Schiff says U.S. should go “on offense” in response to cyberattacks


Washington — Democratic Congressman Adam Schiff of California, who chairs the House Intelligence Committee, said Sunday the United States needs to “go more on offense” to stop cyberattacks as the Biden administration works to protect against breaches that have hit private companies in recent months.

“We do have to go more on offense. And I think that means that when we identify cyber groups that are working in conjunction with foreign states, that we treat them as an arm of the state and that we use our cyber capability to destroy or disrupt the infrastructure they’re using to raid whatever funds they’re accumulating from these attacks,” Schiff said in an interview on “Face the Nation.” “Does that, you know, yield to greater instability? Very possibly, because we would be taking action against foreign parties.”

Cybersecurity was a key focus of President Biden’s summit last week with Russian President Vladimir Putin in Geneva, Switzerland. It was the first meeting between the two leaders since the sweeping SolarWinds cyberespionage campaign, which was attributed to the Russian government, and ransomware attacks on U.S. companies that were traced to hacking groups operating on Russian soil.

Mr. Biden told reporters following the summit that Putin knows there will be consequences if there are cyberattacks on U.S. infrastructure. Mr. Biden gave the Russian president a list of 16 critical infrastructure entities that should be off-limits.

Referencing the ransomware attack that led to the shutdown of Colonial Pipeline last month, the president said he asked Putin how he would feel if there were such an attack on the pipelines from Russia’s oil fields, a comment that raised questions as to whether Mr. Biden was issuing a veiled threat to Putin about the consequences of future cyber activities.

Schiff, however, said he believes the president was ensuring Putin “understands we have tremendous cyber capabilities.”

“He was sending a message: we won’t hesitate to use them if we need to to protect our industry and to protect our government,” the California Democrat said. “And that’s an important message to send. I think a big point of the purpose of this summit was for Biden to say, ‘Here are some of my red lines and don’t expect to get a pass.'”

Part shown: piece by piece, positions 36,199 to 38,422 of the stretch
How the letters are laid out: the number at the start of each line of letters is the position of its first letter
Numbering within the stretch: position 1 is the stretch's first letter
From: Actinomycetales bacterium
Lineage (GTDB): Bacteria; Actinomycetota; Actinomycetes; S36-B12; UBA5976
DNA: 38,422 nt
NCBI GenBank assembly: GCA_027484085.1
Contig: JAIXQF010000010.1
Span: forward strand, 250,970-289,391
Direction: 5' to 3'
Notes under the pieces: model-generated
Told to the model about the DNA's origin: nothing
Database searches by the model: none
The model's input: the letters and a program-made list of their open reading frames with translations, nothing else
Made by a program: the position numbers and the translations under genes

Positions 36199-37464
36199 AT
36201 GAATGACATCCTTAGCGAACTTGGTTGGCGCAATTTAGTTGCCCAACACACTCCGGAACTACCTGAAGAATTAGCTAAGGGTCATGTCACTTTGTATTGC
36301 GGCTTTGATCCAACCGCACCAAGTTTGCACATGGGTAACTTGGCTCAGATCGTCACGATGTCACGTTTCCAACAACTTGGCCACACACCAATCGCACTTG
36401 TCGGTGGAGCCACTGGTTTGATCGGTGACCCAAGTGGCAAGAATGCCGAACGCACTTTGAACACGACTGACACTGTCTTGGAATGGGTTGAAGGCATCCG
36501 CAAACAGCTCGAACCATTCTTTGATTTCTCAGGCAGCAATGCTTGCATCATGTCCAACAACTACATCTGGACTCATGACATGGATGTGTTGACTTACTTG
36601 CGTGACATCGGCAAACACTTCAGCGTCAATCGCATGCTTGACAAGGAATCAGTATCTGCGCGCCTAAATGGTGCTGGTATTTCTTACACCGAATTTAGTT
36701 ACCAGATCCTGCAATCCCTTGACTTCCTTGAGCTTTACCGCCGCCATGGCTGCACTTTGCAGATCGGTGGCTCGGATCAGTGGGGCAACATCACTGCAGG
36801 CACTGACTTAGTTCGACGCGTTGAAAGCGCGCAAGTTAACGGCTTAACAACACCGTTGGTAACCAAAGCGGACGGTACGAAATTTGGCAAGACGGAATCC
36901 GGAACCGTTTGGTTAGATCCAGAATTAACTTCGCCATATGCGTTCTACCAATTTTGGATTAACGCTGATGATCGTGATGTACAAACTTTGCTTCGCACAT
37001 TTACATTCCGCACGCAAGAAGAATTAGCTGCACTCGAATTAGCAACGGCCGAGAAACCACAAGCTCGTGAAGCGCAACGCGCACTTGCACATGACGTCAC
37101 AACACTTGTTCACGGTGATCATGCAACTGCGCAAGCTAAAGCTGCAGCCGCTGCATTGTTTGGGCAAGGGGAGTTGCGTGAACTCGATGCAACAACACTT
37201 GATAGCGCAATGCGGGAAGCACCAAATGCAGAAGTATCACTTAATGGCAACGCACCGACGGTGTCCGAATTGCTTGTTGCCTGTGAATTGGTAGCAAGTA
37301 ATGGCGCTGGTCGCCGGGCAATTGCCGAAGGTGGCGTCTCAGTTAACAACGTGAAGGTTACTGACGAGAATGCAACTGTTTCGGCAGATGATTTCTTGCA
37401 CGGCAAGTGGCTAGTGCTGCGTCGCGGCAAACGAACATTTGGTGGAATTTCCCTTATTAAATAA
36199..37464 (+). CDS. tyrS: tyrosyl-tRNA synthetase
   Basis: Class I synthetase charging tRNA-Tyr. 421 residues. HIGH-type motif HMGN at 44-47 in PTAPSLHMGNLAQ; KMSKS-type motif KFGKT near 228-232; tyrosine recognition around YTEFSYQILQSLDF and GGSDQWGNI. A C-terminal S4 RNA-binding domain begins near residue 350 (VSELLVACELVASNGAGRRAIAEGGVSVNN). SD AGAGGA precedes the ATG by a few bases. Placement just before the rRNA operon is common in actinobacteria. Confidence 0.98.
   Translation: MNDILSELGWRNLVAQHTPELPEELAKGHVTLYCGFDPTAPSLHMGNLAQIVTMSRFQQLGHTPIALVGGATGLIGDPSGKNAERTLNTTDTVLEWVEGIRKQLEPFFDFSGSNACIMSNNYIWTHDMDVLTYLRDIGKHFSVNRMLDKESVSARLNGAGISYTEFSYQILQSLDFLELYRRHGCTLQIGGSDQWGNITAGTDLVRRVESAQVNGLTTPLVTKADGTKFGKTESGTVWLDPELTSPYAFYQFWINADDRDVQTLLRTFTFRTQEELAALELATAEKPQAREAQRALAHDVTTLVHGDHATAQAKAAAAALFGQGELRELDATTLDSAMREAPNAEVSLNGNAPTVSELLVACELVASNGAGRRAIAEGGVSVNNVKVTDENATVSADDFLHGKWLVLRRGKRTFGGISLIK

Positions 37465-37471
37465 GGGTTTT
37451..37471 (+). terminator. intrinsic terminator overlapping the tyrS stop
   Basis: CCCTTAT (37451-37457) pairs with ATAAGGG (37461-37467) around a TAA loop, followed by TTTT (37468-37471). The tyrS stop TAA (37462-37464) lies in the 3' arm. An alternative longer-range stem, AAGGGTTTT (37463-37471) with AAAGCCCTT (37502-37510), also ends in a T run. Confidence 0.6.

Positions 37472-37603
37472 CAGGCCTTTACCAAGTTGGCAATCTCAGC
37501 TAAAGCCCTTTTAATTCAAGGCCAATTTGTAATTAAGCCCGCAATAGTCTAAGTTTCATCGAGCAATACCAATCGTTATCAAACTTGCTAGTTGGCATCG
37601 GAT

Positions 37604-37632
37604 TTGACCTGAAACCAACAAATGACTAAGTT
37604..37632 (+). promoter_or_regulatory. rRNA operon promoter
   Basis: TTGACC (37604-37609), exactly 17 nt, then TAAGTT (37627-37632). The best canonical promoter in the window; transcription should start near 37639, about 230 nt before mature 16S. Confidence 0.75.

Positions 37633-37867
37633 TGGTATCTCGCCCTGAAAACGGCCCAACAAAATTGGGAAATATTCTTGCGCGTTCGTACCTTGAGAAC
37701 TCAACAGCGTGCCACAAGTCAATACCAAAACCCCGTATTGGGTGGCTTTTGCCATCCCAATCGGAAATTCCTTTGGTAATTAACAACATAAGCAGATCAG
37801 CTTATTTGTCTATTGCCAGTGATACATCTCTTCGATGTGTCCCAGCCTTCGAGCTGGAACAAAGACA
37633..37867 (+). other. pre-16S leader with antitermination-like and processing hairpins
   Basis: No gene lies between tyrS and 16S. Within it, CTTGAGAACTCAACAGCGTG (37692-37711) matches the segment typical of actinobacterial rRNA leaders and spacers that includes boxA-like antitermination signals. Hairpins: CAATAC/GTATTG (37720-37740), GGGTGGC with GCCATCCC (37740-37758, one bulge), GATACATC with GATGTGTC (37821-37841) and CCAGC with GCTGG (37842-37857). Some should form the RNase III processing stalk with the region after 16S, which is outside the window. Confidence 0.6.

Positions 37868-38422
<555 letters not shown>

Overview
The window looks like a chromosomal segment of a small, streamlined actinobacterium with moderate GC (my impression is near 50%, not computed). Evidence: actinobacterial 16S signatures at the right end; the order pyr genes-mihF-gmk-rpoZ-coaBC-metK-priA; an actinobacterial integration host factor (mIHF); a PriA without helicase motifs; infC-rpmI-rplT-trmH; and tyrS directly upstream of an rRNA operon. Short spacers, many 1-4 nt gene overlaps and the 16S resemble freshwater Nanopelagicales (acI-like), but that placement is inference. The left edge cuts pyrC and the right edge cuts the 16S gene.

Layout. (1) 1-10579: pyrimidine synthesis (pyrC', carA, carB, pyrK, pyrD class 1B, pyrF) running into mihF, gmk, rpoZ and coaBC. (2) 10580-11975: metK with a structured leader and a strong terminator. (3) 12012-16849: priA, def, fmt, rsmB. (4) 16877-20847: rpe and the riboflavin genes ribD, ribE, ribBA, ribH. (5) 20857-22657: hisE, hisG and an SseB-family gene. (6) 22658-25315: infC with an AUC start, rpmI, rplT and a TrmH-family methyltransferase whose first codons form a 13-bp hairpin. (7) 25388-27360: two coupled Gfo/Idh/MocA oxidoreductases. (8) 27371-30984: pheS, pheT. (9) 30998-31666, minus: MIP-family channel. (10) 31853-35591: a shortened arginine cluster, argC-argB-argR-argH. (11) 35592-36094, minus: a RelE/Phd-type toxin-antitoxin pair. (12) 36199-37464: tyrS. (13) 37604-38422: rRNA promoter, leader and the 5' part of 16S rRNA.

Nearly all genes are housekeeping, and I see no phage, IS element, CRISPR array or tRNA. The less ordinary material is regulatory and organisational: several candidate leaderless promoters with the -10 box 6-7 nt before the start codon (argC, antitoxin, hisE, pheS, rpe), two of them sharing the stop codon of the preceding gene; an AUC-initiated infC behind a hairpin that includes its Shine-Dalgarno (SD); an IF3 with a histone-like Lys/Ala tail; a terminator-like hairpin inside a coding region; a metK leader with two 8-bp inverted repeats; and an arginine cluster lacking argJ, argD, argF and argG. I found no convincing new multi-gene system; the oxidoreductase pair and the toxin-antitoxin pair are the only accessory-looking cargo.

Schiff said hacking groups that operate in Russia, China or Iran have a “synergistic relationship” with those countries, which underscores the need for the U.S. to hold them accountable for the criminal activities of hackers working on their soil.

“We need to develop an international rule of the road where if a nation doesn’t take action against cyber groups operating on its soil, we hold that nation responsible, which means we sanction that nation, which means we use that nation’s resources to indemnify against any losses,” he said, adding it’s not credible for Putin “to suggest that even if he knew they were operating on his soil, that he was powerless to do something about it.”

Schiff also discussed the recent revelations that the Justice Department in the early years of the Trump administration secretly obtained communications data from him, Congressman Eric Swalwell, a Democrat from California, and Intelligence Committee staff as the department was investigating leaks of information about contacts between then-President Donald Trump’s aides and Russia.

Schiff said he learned from Apple roughly a month ago that his information had been seized by the Justice Department and has spoken with Attorney General Merrick Garland about the actions of the department under the last administration.

In addition to an investigation by the Justice Department’s inspector general, which is underway, Schiff said Garland needs to conduct a “wholesale review of all of the politicization of the department” during Mr. Trump’s four years in office.

“What happened to our committee, what happened to members of the press, that’s just a subset,” Schiff said. “The direct intervention by the president and the attorney general in specific criminal cases implicating the president, like that of Roger Stone, one of his aides whose sentence was reduced before he was pardoned, Mike Flynn, another presidential national security adviser whose case was made to completely go away — these are gross abuses of the independence of the Justice Department, and we don’t know how far they run. And our new attorney general has to find out.”



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